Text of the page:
# How to compare regression models for two different data sets?

looking for some further help and to further my understanding of regression topic area.

So I am trying to compare regression models with two different data sets A and B.

Using dataset A, I fitted the regression model y= mx1+ nx2 + c this gave rqs =95%

I want to know how well this model works for dataset B. I have tried to understand this using two methods.

1. Using the same variables x1 and x2, fit regression model for dataset B which gives me y=ox1+px2=c (different coefficients and intercept) with r sq = 75%

2. I have used the regression eq obtained in original fit y= mx1+ nx2 + c and input the x1 and x2 from dataset B to obtain predicted values for y. I have then plotted the real y values against the predicted y values and assessed the r sq value.

Is any of these methods valid? Or is there a better method for comparing regression models? I have some initial limitations with using method 2 as the model is fitted the real values to a predicted value from a prediction. Can anyone help my understanding of this?

https://en.wikipedia.org/wiki/Chow_test discusses the CHOW TEST which can be used to test the hypothesis of a common set of parameters over k groups ( 2 in your case ). I routinely use this in a time series context to DETECT the point in time when the model parameters change significantly

• Thanks for this, had a read through and looks like a useful test for future use! – user252775 Aug 5 '19 at 14:52

There is a logical gap between the two methods, if we want to be precise. The first method aims to assess whether the same variables significantly describe the data of dataset 2. While the second method assesses the out-of-sample performance of the equation estimated on the first dataset (I.e the ability to use the equation estimated in dataset 1 to predict the dependent variable in the dataset 2). Clearly there is a logical difference, because in the first method you are just looking at the common variables (with any coefficient), while in the second you are testing the feasibility of using the exact relationship estimated in dataset 1 to interpret dataset 2. So it depends on what your purpose is.. maybe the two datasets share the same relevant variables but with very different coefficients (in this case you may have the first method saying the variables are the same, because the same variables are significant in both the dataset, but their “true coefficients” vary significantly across the two datasets so the second method gives disappointing results because the first equation performs poorly in terms of fit in the second database)..

So if your objective is to predict dataset 2 based on the info in dataset 1 (as I believe reading your problem description), then choose the second method.. instead, if you want to assess whether the two common variables are significant in both the dataset (regardless the shape of the relationship and the coefficients), then choose the method 1 and test whether one/both the variables are significant for the model in dataset 1 and 2 (regardless the coefficients)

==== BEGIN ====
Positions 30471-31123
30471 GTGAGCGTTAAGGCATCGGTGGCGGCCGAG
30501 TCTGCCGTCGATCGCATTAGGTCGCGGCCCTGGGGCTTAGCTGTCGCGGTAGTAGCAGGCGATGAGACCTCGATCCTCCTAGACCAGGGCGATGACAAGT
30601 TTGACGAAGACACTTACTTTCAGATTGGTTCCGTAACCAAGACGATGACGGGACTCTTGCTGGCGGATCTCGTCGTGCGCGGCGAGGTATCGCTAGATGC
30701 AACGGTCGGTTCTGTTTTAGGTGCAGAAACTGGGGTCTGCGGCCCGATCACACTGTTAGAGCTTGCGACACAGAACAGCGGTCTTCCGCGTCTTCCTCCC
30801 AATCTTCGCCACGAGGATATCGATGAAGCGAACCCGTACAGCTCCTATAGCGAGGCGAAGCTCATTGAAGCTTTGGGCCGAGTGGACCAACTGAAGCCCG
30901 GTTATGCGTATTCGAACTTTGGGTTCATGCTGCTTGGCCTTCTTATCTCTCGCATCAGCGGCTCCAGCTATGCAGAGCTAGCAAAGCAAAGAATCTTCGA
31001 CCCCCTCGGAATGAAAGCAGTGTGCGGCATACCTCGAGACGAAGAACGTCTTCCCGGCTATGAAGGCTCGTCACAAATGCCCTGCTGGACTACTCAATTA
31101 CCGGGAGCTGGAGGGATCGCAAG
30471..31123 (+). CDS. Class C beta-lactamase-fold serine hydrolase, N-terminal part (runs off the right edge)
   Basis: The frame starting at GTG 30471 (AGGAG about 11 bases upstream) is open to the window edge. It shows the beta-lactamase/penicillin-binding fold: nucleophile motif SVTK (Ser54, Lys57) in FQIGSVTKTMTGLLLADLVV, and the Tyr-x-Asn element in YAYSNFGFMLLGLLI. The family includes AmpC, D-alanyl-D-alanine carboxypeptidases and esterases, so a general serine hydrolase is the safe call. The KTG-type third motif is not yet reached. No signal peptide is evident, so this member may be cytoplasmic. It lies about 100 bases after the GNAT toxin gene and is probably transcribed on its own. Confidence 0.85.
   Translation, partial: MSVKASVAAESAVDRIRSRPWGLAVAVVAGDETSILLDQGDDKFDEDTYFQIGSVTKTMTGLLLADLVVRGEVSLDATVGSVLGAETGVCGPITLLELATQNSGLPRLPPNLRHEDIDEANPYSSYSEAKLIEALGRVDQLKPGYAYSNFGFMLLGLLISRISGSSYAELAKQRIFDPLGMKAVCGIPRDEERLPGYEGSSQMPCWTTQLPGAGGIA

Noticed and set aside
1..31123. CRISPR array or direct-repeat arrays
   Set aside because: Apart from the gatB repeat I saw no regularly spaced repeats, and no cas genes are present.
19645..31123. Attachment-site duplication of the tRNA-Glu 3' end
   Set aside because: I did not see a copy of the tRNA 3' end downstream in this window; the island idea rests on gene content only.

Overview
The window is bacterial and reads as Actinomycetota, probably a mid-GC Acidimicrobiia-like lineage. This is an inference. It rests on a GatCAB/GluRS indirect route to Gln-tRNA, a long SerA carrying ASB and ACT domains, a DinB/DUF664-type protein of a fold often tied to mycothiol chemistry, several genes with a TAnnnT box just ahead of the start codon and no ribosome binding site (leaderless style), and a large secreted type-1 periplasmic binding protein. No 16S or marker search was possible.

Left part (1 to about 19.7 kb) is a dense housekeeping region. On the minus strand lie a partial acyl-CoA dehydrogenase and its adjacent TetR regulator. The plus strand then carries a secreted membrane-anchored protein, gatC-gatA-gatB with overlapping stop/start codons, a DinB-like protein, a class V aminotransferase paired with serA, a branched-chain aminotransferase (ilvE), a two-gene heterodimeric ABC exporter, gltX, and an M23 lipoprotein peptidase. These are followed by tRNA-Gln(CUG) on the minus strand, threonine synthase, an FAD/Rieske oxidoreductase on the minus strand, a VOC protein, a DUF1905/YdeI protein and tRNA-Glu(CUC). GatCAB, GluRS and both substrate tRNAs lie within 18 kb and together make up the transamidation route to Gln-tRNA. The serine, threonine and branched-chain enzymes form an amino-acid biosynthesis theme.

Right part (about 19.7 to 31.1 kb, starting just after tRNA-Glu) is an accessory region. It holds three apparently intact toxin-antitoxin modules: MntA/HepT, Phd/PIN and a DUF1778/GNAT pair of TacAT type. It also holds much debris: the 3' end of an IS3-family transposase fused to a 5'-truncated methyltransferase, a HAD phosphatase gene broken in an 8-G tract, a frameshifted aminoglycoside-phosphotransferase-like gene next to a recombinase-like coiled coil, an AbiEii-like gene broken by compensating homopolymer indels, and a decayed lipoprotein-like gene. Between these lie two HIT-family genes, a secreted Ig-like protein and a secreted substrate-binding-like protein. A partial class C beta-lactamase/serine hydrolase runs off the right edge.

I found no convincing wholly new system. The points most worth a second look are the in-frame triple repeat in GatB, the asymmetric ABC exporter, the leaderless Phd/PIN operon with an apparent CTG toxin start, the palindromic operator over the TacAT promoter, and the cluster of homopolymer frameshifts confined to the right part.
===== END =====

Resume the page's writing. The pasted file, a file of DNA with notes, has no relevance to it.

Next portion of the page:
I also endorse the solution by @IrishStat (upvoted as such), to test whether the parameters of the relationship change across the two samples

• Hi, Thank you for this explanation. I am indeed trying to assess how the model created using dataset 1, fits the data in dataset 2. Just to clarify, I am okay to use the decay of the rsq value in a direct comparison between the two equations. Eg. – user252775 Aug 5 '19 at 14:54
• Yes, the "decay" is the exact term as i highlighted in my recent reply here stats.stackexchange.com/questions/420502/explained-variance/… notice also that, usually, the simpler the better, so if you have a simple need like testing the out of sample performance of an estimated model, just use simple and widespread methods to solve the problem (i.e. the decay of the $R^{2}$ in this case). – Fr1 Aug 5 '19 at 14:59
• Hi, Thank you for this explanation. I am indeed trying to assess how the model created using dataset 1, fits the data in dataset 2. Just to clarify, am I okay to directly compare rsq values from these equations. Eg. equation 1 rsq is 95%, then when I plot the predicted values using this equation but data from dataset 2 against the real values in data set 2, I get an equation xreal= x_pred + c. I am concerned the different intercept means these two r sq are not comparable. Thanks again! – user252775 Aug 5 '19 at 15:00
• Sorry posted first comment too early but looks like you replied before I had time to edit! Thank you! – user252775 Aug 5 '19 at 15:01
• Wait.. if you want to compute the decay of the R2, just use the estimated equation in dataset 1 in order to compute the residuals of the same equation in dataset 2 (res_dataset2=y_dataset2 - mx1 - nx2 - c), and then do 1-Sum_squared_res_dataset2/Total-sum_squares_y_dataset2 .. and that will be fine – Fr1 Aug 5 '19 at 15:04